Monday, January 5th, 2009...12:52 pm

Pornification

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Meenakshi Gigi Durham, associate professor of journalism at the University of Iowa and author of The Lolita Effect: The Media Sexualization of Young Girls and What We Can Do About It (Overlook, 2008), reviews in the January 9, 2009 Chronicle of Higher Education a new book on the ubiquity of sex in American culture:

These complexities are still fraught in the new millennium, when representations of sex now permeate public spaces beyond the ivory tower. The English professors Carmine Sarracino and Kevin M. Scott are acutely aware of this relatively recent social phenomenon, and in their provocative new book, The Porning of America: The Rise of Porn Culture, What It Means, and Where We Go From Here (Beacon, 2008), the authors reflect on the incursion of porn into everyday life. “We are asking,” they write, “not how porn has become mainstream but, much more important, how the mainstream has become porned.” Drawing on examples such as the Carl’s Jr. television ad in which “Paris Hilton performs oral sex on a hamburger,” as well as more serious episodes, such as the sexual abuse and humiliation of prisoners at Abu Ghraib, they explore the complex, contentious, much-analyzed but still-confounding issue of porn. . . . Real life, the authors argue convincingly, has begun to follow porn-movie scripts. Students assess the “hotness” of professors with chili peppers on the Web; Bill Clinton’s shenanigans with an intern were viewed with amusement by a generation familiar with, and unhorrified by, porn scenarios. The sexual scripts of porn, the authors observe, are “infused into mainstream culture everywhere we look.” What was once marginal, the stuff of secret museums and Puritan shame, is now normal.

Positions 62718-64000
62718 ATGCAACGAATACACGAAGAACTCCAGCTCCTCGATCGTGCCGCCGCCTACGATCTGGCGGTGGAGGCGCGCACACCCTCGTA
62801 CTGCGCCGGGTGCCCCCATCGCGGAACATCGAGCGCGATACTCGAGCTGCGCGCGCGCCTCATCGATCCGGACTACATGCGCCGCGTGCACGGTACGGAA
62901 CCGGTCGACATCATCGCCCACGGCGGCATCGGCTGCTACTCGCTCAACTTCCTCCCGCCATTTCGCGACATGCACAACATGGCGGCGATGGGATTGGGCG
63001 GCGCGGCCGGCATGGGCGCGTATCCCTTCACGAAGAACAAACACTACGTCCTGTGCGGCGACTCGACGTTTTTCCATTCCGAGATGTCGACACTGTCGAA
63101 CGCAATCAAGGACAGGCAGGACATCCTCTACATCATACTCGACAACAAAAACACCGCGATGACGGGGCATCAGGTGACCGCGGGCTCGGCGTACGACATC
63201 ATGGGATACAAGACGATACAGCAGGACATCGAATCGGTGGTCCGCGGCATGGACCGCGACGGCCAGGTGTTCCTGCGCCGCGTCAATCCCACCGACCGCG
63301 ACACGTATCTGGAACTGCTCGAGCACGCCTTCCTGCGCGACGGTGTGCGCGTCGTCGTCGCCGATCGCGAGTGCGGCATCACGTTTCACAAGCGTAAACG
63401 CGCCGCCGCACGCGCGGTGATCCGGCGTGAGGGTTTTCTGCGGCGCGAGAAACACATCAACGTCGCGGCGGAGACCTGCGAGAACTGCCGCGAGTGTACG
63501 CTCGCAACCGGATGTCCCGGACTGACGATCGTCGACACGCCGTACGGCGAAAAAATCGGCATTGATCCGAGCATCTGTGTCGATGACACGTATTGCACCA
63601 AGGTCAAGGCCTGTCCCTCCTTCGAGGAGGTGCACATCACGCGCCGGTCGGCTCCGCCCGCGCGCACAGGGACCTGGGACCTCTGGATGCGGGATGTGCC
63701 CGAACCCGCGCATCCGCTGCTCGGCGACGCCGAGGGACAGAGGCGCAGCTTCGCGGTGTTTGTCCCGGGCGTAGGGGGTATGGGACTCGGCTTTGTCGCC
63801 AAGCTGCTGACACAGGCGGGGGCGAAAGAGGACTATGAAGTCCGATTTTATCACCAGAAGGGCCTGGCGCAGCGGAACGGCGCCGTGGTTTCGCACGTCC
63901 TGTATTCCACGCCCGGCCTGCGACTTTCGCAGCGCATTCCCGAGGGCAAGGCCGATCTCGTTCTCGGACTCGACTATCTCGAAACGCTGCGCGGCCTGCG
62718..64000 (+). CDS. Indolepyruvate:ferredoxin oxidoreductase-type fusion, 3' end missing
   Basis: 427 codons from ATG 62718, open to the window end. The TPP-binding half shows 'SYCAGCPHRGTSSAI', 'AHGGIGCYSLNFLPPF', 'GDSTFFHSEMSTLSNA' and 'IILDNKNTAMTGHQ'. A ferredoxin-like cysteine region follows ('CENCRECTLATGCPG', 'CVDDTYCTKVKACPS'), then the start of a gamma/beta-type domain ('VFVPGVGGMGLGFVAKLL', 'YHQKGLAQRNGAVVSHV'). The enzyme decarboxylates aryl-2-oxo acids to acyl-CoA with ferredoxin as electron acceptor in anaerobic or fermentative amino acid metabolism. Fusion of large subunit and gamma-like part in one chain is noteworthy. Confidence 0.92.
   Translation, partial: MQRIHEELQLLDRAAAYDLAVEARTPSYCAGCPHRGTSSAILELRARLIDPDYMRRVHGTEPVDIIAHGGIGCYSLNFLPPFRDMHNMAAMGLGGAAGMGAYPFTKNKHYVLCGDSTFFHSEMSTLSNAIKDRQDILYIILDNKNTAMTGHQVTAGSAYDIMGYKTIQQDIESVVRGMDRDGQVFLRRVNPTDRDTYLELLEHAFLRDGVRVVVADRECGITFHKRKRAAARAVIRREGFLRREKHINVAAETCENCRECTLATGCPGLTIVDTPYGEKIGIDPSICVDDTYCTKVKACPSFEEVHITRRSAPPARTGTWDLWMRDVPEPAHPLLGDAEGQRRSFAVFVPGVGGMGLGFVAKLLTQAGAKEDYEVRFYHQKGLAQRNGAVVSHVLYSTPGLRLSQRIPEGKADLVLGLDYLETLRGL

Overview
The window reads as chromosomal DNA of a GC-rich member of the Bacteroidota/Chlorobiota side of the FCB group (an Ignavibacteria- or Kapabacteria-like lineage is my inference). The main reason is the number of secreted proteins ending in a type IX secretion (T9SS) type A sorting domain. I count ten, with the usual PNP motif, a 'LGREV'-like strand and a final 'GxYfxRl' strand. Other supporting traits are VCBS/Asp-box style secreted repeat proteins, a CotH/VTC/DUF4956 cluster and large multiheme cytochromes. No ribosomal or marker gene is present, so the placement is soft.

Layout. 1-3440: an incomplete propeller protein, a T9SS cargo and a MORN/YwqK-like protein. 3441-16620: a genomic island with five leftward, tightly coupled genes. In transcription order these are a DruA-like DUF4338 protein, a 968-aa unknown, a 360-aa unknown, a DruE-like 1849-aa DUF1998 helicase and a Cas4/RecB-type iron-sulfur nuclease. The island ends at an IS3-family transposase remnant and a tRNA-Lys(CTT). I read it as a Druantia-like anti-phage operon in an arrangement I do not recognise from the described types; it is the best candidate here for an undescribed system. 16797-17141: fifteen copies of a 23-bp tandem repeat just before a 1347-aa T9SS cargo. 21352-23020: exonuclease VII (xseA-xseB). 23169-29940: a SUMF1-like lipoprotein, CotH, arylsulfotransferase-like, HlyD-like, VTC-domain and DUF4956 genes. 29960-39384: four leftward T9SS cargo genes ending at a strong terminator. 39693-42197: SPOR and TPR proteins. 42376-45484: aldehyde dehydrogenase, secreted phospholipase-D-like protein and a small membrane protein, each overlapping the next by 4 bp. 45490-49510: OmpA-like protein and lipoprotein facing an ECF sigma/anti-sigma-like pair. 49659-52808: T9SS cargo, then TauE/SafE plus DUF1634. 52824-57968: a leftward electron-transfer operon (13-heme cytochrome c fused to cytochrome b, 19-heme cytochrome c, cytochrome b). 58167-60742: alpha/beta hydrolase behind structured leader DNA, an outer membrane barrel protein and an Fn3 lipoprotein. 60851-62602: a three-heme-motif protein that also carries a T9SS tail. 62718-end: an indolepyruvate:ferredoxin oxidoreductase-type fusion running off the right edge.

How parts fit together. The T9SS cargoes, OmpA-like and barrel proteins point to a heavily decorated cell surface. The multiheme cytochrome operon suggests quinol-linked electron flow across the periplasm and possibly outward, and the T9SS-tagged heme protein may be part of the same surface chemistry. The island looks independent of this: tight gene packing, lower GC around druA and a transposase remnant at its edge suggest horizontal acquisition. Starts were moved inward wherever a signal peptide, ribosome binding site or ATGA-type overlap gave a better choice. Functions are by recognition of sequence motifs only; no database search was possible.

Anyone observing popular street fashions, at least for women, cannot but notice their similiarity to the costumes of urban street prostitutes ten years ago. Or YouTube video performances that rival pole dancers’.

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